As a summer intern at the Nuclear Threat Initiative in Washington, D.C., the rising Brown junior is combining his love for science with a driving interest to ensure that policy decisions on complex issues are evidence-backed.
The long search for dark matter, estimated to comprise 85% of all mass in the universe, took a major step forward with the underground LUX-ZEPLIN experiment in South Dakota now delivering initial results.
Kavita Ramanan, Richard Schwartz and Joseph Silverman landed the opportunity, considered a career pinnacle for many, to present at next week’s prestigious ICM conference, an event held once every four years.
A new study associated with the BrainGate consortium offered significant clues about how humans learn and form long-term memories; the findings could provide insights for developers of assistive tools for people with paralysis.
A new material developed at Brown University can respond to the presence of bacterial enzymes by releasing a cargo of therapeutic nanoparticles, which could prove particularly helpful in wound dressings.
By merging themes in dance and computer science, the course Choreorobotics 0101 is teaching the next generation of engineers how to create technology that minimizes harm and makes a positive impact on society.
With a massive shift under way toward more home-based health care delivery, more than 90 medical professionals and technologists gathered virtually to explore the challenges and opportunities that change presents.
An active voice for women in physics, Brown graduate student Farrah Simpson will conduct research related to the Large Hadron Collider, the world’s most powerful particle accelerator, as a 2022 Graduate Scholar at Fermilab.
After witnessing challenges faced by childhood friends, Glenn is researching the neurobiological underpinnings of alcohol and substance abuse disorders with the goal of enabling more effective treatments.
A tunable, atomically thin materials platform may help researchers figure out how to create a robust quantum condensate that can flow without dissipation of energy — potentially paving the way for ultra-efficient lossless electronic devices.
A new study reveals how the diminutive Moon could have been an occasional magnetic powerhouse early in its history, a question that has confounded researchers since NASA’s Apollo program began returning lunar samples in 1969.
Tejal Desai, a professor and researcher who has led academic programs at the University of California San Francisco, Boston University and elsewhere, will work to expand collaborative engineering research and teaching.
A new discovery could help scientists to understand “strange metals,” a class of materials that are related to high-temperature superconductors and share fundamental quantum attributes with black holes.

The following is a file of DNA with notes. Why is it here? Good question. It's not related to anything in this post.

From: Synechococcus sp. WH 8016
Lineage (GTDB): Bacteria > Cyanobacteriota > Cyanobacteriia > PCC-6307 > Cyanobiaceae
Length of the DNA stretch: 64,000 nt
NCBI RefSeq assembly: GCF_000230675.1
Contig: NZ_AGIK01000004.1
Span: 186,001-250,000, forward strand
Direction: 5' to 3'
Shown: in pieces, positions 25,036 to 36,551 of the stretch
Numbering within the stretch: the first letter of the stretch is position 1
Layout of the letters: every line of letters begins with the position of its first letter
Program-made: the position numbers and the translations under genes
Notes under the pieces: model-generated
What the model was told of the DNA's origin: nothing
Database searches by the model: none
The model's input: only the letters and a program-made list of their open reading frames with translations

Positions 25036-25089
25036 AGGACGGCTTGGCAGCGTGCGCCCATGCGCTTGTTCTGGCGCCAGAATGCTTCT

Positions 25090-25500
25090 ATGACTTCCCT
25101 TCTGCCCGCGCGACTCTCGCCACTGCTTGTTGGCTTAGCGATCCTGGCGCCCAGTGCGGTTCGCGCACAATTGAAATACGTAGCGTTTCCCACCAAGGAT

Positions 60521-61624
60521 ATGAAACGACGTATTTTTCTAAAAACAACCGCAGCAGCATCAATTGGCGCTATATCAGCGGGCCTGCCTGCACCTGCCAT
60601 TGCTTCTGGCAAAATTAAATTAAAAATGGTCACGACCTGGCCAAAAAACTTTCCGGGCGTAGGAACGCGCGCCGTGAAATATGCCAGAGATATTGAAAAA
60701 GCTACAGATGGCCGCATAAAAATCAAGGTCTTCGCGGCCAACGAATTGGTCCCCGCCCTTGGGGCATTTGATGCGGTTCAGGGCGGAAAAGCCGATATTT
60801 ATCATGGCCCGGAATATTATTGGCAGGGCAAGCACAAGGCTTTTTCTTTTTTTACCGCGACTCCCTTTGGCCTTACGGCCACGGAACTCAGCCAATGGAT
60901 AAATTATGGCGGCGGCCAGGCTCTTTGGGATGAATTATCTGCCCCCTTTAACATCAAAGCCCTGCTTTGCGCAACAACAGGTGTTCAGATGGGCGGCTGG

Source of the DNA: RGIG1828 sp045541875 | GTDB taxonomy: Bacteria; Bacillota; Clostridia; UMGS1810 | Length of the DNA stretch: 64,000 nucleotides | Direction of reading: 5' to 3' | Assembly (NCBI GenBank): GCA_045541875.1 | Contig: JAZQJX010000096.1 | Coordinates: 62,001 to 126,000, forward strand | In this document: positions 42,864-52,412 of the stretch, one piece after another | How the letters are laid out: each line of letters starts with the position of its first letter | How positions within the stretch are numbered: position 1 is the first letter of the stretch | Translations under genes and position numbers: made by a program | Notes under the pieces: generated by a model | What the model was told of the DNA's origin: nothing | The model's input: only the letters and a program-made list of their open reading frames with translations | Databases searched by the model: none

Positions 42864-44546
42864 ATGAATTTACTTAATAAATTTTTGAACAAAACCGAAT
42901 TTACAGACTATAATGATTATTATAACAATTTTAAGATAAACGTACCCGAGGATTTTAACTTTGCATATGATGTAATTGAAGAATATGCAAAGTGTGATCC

Magnets and superconductors don’t normally get along, but a new study shows that ‘magic-angle’ graphene is capable of producing both superconductivity and ferromagnetism, which could be useful in quantum computing.
Through DEEPS STEP, Brown postdocs, undergraduate and graduate students develop and teach a science curriculum, complete with engaging, hands-on activities, to elementary students in the Providence Public School District.
With the help of an advanced machine learning technique, researchers from Brown University suggest strategies for improving the performance of epidemiological models used to predict the course of pandemics.
By observing how strange particles called anyons dissipate heat, researchers have shown that they can probe the properties of these particles in systems that could be relevant for topological quantum computing.
A five-year, $1.5 million grant from the National Institutes of Health will support Ahmed Abdelfattah’s research to shed light on brain activity, which could ultimately benefit patients facing a range of disorders.
The COBRE Center for Computational Biology of Human Disease is advancing the use of computational tools among biomedical scientists at Brown, helping them unlock new insights that could ultimately benefit patients.
A report by a panel of experts chaired by a Brown professor concludes that AI has made a major leap from the lab to people’s lives in recent years, which increases the urgency to understand its potential negative effects.
With five years of renewed federal funding, Advance-CTR will support researchers in taking their work from bench to bedside to the broader community, ultimately making a direct and positive impact on the people of Rhode Island.
Brown researcher John Sedivy, lead author of a sweeping review article about transposons, explains what these mobile genetic elements are, how they are more harmful than benign and where their weaknesses may lie.
Through a nine-week program organized by the Carney Institute for Brain Science, undergraduates from multiple universities learn the building blocks of computational brain science, a growing and increasingly important field.
Working with the National Society of Black Physicists and the Harlem Gallery of Science, Brown physicist Stephon Alexander with the help of Ph.D. student Farrah Simpson launched the Dream+Inspire: Mentoring Future Leaders program.
A study that looked at 10-year outcomes of the Initiative to Maximize Student Development showed that it increased diversity within academic programs and prepared underrepresented students for successful careers in STEM.